Seemingly seven months pregnant Vidya Bagchi, played by Vidya Balan (we’ll get to her performance in about a minute), arrives, from London, in Kolkata to find her missing husband Arnab Bagchi. On her way to the police station, the local cab plays the timeless tere bina jiya jaaye naa; it’s a helpless wife’s aching cry for her lost companion, and an inherent mother’s longing to locate the father of the unborn child. There’s urgency in the proceedings; you can’t help but feel it too: sympathy, as well as the mounting tension. Forbearing in her quest, she goes on, even though everyone’s constant affirmations – her husband doesn’t exist and never lived in the city – keep heartlessly kicking her in the guts. The city itself, overpowering but with a beating heart, is ready to absorb her and the audience, to the bottom. Kudos to the way it’s been shot, for an inseparable character, it feels. Claustrophobic and yet, in its every nook and corner, festivals and frenzies, people and the language, it’s a city oozing life. But “Everyone in Kolkata has dual identities”, says her confederate – an upright cop Rana. Nothing is as it seems here.
What then, will become of her husband? Is he alive, or maybe dead? Does he exist only in her mind? To reveal anything more than this will be a sin, a violation against the very pleasure of experiencing it firsthand at a theatre near you. But what will be manifested (not for the first time though) is this – Vidya Balan, as a solo lead, has more balls than any male lead would ever have. Her performances in Ishqiya, No One Killed Jessica and The Dirty Picture were mere shadows of the actual screen persona that is put on display in Kahaani. It’s a performance of a different league! Whether it’s her heartbreaking flashes into the past or her heartwarming relationship with the little boy Bishnu that serves running hot water in the guest house she stays; whether it’s the nerve she displays while tackling the harshest of situations or her silently agonistic breakdowns in the middle; Vidya Balan is in sublime form and will literally blow your mind off. As is the case most of the times, with a show stealer of performance like this, supporting characters are often left behind. No, not in here though; for all their skills (wonderfully acted), they stand out, rather effortlessly. Special mention to – the sympathetic and helpful cop Rana (Parambrata Chatterjee), the unapologetically hyperactive Intelligence Bureau Officer Khan (Nawazuddin Siddiqui), and the always smiling contract killer Bob Biswas (Saswata Chatterjee). Rest of the supporting cast, in their little roles, fits in well too.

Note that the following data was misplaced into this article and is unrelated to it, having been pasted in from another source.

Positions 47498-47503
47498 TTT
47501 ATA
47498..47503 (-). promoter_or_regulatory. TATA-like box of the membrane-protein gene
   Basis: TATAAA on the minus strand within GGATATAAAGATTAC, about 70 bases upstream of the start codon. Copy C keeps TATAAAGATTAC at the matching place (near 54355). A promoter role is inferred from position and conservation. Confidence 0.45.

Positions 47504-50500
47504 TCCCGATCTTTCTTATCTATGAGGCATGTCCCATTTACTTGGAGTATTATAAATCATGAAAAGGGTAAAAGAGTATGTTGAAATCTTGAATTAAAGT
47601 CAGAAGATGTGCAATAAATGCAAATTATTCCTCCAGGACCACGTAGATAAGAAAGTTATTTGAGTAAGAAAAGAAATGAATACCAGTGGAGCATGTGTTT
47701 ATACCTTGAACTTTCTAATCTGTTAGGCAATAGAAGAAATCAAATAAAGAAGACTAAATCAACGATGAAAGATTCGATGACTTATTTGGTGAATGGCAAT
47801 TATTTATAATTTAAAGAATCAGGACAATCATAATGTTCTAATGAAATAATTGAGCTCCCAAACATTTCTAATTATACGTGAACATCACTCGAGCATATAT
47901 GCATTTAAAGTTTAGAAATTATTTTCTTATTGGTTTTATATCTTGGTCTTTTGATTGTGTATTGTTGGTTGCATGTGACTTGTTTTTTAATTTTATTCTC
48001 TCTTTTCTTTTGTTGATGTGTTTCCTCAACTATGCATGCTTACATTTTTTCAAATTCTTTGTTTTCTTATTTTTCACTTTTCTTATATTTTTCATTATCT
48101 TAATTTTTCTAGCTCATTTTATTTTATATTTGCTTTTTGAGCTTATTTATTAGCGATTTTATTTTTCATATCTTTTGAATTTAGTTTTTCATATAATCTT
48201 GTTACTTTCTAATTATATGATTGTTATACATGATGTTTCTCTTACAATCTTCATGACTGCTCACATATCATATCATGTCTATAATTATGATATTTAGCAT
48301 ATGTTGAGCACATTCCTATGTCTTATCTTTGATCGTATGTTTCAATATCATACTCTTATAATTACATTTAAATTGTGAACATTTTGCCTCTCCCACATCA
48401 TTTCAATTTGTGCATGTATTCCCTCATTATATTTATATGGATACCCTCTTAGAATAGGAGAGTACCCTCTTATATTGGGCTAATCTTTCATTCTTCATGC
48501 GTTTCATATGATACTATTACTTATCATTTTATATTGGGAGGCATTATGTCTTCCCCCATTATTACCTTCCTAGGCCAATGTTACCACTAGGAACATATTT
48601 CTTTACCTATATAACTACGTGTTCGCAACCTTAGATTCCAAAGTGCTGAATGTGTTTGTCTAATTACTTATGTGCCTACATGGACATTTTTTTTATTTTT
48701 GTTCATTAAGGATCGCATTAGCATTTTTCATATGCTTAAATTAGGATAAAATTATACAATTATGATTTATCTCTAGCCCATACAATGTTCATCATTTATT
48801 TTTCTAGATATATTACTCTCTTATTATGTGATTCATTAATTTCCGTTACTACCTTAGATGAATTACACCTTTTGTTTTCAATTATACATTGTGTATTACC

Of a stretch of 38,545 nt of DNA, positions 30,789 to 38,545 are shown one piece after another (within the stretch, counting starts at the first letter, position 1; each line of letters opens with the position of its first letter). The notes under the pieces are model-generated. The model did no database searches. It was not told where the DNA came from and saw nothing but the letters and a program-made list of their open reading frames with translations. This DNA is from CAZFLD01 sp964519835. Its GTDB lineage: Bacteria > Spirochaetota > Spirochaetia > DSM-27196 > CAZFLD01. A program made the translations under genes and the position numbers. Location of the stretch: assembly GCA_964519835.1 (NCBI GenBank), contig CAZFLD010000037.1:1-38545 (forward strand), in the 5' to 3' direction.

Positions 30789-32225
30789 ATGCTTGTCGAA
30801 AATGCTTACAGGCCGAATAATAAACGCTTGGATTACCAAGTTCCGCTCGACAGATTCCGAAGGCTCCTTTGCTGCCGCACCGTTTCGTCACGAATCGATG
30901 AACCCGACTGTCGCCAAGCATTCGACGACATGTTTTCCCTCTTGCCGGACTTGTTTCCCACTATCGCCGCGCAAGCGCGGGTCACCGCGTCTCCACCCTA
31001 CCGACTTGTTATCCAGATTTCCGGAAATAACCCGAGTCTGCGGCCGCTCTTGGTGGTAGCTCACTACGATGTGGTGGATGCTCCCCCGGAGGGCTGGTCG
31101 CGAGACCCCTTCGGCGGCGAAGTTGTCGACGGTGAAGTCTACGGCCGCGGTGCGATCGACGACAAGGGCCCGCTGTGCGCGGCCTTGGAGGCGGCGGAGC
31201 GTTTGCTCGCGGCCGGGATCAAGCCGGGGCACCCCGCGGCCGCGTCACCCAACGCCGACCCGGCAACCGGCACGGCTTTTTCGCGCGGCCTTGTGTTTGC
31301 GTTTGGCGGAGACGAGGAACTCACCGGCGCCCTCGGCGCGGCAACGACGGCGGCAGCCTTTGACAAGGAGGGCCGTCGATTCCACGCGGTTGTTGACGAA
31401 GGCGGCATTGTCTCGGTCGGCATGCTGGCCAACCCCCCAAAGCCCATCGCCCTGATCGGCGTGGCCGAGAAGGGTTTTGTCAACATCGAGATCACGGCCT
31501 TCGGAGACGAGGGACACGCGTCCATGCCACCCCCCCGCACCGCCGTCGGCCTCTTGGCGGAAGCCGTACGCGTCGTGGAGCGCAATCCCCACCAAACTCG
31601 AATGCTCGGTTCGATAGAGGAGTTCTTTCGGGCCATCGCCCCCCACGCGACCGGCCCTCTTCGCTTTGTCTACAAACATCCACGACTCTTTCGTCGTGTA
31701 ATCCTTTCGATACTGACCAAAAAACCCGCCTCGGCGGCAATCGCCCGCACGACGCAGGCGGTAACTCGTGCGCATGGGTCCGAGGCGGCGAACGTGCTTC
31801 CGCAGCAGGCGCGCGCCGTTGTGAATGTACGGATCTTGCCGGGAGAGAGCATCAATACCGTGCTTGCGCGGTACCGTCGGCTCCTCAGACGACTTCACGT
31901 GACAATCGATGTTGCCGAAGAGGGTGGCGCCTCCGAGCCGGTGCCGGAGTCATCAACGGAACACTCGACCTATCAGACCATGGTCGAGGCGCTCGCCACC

But masterfully constructed stories like this and the dedicated performances don’t pan themselves out; there’s a captain behind the wheel that steers clear of the ruckus and high tides and sails to the safety. This voyage that Sujoy Ghosh (director) took is commendable in all its worth. With ample twists, minus the clichés, to knock you out, he delivers big time and proves that his maiden venture Jhankar Beats – musically brilliant and comically fun – was not a fluke. His forgettable mistakes, Home Delivery and Aladdin, are forgiven. He’s a phoenix who’s risen from the ashes and has a new Kahaani to tell. Several, in India, have treaded this path before; even lesser have succeeded. Keeping it short, fast, sleek and taut, he does well not to overindulge for his own good (a common mistake that filmmakers commit). Music is not a hindrance here; it doesn’t jar and mar the intrigue that was built in the very first scene, and goes on to grip you even tighter, letting you go only when it’s over. The lingering effect persists. It’s so rare that it’s difficult to recall an Indian suspense thriller that was this captivating and emotionally charged. There’s none; Kahaani is the first. Truly a scintillating experience for the senses, including the brain!
4 out of 5 Stars